It seems 2007 has pointed us toward one question: What has happened to Turlock product Joey Rassett?
The NCAA Basketball Tournament Regional in Sacramento featured Oral Roberts, where Rassett earned All-American honors and nearly a national championship (1981).
The U.S. Amateur was conducted at San Francisco's hallowed Olympic Club, where Rassett was medalist at the Amateur ('81).
The U.S. Open was played at Oakmont, Pa., where Rassett co-led the '83 Open after 36 holes.
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Finally, there is teenager Sam Smith, one of Turlock Country Club's most promising juniors since a precocious kid affectionately called "Little Jodie" used the property as his personal playground four decades ago.
Joey Rassett, 49, is doing fine, thank you, in one of those slices of golf heaven in Florida. He's director of golf at Longboat Key Resort, a full-service 45-hole golf getaway located on a barrier island in the Gulf of Mexico just off the coast of Sarasota.
"There are not too many places I know that have the gulf on one side and Sarasota Bay on the other," Rassett said this week. "The sunsets aren't too bad."
We remember Rassett, of course, as merely the most accomplished player this portion of the valley has produced. He compiled a blue-ribbon résumé as an amateur and entered the PGA Tour with a trumpet fanfare:
He won the California state high school title as a Turlock High senior.
He reached the semifinals of the 1979 U.S. Amateur.
He qualified for the Masters as an amateur and slept in the Crow's Nest at Augusta National.
In 1981, he was low amateur at the U.S. Open at Merion and, at Cypress Point, he went 3-0 in his matches and led teammates Jay Sigel, Jodie Mudd and Corey Pavin to a victory in the Walker Cup.
He competed in one Masters, one British Open and seven U.S. Opens.
Rassett nearly won in his PGA Tour debut in Tucson. Fans yelled "Go, J.R.!" as his long, slow swing with his persimmon driver produced a power-fade that split the fairway. He had the smile, the swing and the game.
Sadly for him, however, the golf gods dictate their own agenda, and Rassett the pro didn't shine like Rassett the amateur. He never won on the Tour and, on the weekend of the '83 Open when the entire golf world was calling his name, he soon faded from view.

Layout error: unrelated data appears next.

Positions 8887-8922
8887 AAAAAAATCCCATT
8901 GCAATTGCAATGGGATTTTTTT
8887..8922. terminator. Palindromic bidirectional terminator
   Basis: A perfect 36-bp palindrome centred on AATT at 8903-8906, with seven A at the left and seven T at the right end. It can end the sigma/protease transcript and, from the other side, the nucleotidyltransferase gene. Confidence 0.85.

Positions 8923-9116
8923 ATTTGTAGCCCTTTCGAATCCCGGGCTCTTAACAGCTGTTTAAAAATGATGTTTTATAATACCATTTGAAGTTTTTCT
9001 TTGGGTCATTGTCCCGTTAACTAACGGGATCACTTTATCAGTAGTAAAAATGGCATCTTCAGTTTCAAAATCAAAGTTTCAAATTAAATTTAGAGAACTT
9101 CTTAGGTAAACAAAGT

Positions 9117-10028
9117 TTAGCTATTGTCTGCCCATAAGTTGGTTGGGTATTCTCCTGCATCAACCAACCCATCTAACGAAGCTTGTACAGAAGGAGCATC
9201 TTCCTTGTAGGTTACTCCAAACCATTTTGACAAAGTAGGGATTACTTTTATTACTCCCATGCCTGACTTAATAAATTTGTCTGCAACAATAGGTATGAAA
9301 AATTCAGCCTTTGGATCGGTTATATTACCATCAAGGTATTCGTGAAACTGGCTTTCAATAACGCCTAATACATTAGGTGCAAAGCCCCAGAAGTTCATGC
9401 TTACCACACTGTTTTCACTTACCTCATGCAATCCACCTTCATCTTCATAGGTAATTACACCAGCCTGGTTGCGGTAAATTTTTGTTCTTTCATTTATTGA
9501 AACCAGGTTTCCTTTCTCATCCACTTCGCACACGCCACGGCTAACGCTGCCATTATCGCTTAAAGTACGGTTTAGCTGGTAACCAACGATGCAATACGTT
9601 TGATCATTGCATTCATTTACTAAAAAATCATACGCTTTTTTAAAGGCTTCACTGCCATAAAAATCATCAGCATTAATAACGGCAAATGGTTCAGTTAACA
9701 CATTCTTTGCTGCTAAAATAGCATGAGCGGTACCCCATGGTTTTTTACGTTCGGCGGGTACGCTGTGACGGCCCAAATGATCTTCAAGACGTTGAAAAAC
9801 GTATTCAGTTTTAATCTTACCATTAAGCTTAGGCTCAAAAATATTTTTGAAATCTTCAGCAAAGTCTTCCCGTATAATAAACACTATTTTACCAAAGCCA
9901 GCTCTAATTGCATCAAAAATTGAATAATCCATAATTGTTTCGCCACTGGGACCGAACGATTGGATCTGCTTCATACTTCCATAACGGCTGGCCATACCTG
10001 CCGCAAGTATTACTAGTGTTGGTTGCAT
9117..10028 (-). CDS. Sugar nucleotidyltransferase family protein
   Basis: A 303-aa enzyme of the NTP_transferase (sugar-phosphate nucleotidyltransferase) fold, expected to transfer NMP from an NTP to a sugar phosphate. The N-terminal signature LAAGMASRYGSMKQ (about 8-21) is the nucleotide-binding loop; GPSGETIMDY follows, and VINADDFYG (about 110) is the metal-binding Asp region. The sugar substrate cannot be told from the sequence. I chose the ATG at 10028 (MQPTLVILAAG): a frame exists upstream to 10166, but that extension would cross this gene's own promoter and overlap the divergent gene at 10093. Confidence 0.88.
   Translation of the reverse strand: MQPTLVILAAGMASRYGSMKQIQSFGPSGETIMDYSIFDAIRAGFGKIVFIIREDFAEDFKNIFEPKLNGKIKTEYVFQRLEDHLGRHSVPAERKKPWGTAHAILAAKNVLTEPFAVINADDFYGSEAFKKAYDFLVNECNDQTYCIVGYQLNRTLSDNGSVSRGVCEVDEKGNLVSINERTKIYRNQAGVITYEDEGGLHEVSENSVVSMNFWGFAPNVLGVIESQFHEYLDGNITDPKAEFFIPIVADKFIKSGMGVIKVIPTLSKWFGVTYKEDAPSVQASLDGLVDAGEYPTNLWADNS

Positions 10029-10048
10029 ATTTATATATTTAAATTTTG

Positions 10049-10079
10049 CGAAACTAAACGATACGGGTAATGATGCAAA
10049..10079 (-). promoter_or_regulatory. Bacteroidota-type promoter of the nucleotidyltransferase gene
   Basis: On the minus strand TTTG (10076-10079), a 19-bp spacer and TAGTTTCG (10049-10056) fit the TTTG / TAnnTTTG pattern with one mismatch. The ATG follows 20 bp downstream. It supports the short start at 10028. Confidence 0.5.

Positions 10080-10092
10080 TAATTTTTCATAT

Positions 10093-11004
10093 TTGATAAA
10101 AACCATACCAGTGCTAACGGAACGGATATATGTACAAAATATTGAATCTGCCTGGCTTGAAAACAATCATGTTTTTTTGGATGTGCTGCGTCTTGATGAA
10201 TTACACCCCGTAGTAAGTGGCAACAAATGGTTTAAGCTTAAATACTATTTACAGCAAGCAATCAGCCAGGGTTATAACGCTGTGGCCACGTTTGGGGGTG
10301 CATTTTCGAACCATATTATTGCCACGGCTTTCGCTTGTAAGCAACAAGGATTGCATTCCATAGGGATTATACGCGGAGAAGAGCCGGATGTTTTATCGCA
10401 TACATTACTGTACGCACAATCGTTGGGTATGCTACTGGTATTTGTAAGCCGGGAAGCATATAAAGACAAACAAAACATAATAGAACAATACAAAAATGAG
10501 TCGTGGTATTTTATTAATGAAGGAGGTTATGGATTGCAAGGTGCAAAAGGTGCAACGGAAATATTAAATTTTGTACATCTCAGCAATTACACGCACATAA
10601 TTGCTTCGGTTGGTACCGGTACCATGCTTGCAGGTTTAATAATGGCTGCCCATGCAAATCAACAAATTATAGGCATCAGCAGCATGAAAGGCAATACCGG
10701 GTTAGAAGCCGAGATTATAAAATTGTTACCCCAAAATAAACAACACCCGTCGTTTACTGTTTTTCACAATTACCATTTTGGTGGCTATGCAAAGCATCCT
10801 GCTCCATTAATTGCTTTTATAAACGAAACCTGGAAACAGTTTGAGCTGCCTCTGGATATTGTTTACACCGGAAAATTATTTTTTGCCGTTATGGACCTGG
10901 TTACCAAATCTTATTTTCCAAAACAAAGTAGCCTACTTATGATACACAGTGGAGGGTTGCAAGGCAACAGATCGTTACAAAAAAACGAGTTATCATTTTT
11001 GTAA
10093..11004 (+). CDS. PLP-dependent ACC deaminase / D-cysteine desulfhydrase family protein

Rassett looks back with a few regrets.
"I was at least the king of my field for a day," he says. "I've been back to Oakmont a couple of times since then. They don't forget you. When I arrived, the caddiemaster said, 'Welcome back, Mr. Rassett.' It was nice to be remembered."
Rassett didn't hole enough putts -- a familiar story -- to succeed on the Tour. One day as he read his mail in his car, an out-of-control car slammed into his. He still feels the back injuries today. It's a tribute to his tenacity and skill that he tied for 11th in a Tour event in 1995, his final year on golf's big stage.
"The toughest part is to admit that you could have done better," Rassett said. "To me, the brass ring was getting to the Tour, but I didn't set a goal after that."
Since his playing days ended, Rassett has served as the director of golf at the exclusive Black Diamond Ranch in Lecanto, Fla., (1996-2001); The Ridge at Back Brook in Ringoes, N.J., (2003-05); and Longboat Key beginning last year. He and wife Susan live in Bradenton, Fla., where they're kept busy with soccer-playing daughter Lauren (17) and hockey-playing son J.D. (15).
Rassett hasn't exactly locked his clubs in the closet. He turns 50 next July and, like other pros who reach the half-century birthday, he's tempted by the Champions Tour.
"I'm thinking about it," he said. "I can still find it."
HOLES-IN-ONE -- Stan Borja, Modesto, 140-yard eighth at Modesto Municipal, 8-iron. ... Terry Henheres, Oakdale, 172-yard eighth at Creekside, 6-iron. ... Derrick Jarvis, Hilmar, 148-yard fourth at Stevinson Ranch, 9-iron. ... Keith Brewer, Oakdale, 111-yard ninth at River Oaks, Ceres, pitching wedge. ... Donald Flora, Hughson, ninth at River Oaks, pitching wedge. ... Mike Cook, Sonora, 157-yard fifth at Mountain Springs, Sonora, 7-iron (Cook is the Mountain Springs head pro).
Bee sports columnist Ron Agostini can be reached at firstname.lastname@example.org or 578-2302.